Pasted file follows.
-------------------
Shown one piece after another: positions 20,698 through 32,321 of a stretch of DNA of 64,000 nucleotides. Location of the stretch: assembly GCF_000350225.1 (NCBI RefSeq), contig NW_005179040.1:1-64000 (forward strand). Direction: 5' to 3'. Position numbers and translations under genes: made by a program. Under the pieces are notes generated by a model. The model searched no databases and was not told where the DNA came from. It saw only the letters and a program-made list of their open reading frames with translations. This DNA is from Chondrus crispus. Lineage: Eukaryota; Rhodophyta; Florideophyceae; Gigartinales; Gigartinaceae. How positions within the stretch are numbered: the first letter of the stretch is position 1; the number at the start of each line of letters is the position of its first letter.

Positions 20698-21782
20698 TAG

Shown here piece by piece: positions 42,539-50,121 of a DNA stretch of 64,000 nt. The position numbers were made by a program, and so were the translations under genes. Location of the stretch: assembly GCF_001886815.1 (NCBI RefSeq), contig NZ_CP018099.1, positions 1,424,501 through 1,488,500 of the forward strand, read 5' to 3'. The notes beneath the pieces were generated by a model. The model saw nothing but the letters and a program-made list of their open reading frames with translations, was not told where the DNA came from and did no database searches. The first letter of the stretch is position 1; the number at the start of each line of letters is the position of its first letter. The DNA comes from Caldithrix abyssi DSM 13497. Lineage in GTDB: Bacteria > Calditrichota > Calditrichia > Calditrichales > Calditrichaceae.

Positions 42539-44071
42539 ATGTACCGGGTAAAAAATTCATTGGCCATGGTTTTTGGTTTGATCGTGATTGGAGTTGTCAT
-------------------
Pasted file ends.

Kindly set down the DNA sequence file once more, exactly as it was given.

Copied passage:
Shown one piece after another: positions 20,698 through 32,321 of a stretch of DNA of 64,000 nucleotides. Location of the stretch: assembly GCF_000350225.1 (NCBI RefSeq), contig NW_005179040.1:1-64000 (forward strand). Direction: 5' to 3'. Position numbers and translations under genes: made by a program. Under the pieces are notes generated by a model. The model searched no databases and was not told where the DNA came from. It saw only the letters and a program-made list of their open reading frames with translations. This DNA is from Chondrus crispus. Lineage: Eukaryota; Rhodophyta; Florideophyceae; Gigartinales; Gigartinaceae. How positions within the stretch are numbered: the first letter of the stretch is position 1; the number at the start of each line of letters is the position of its first letter.

Positions 20698-21782
20698 TAG

Shown here piece by piece: positions 42,539-50,121 of a DNA stretch of 64,000 nt. The position numbers were made by a program, and so were the translations under genes. Location of the stretch: assembly GCF_001886815.1 (NCBI RefSeq), contig NZ_CP018099.1, positions 1,424,501 through 1,488,500 of the forward strand, read 5' to 3'. The notes beneath the pieces were generated by a model. The model saw nothing but the letters and a program-made list of their open reading frames with translations, was not told where the DNA came from and did no database searches. The first letter of the stretch is position 1; the number at the start of each line of letters is the position of its first letter. The DNA comes from Caldithrix abyssi DSM 13497. Lineage in GTDB: Bacteria > Calditrichota > Calditrichia > Calditrichales > Calditrichaceae.

Positions 42539-44071
42539 ATGTACCGGGTAAAAAATTCATTGGCCATGGTTTTTGGTTTGATCGTGATTGGAGTTGTCAT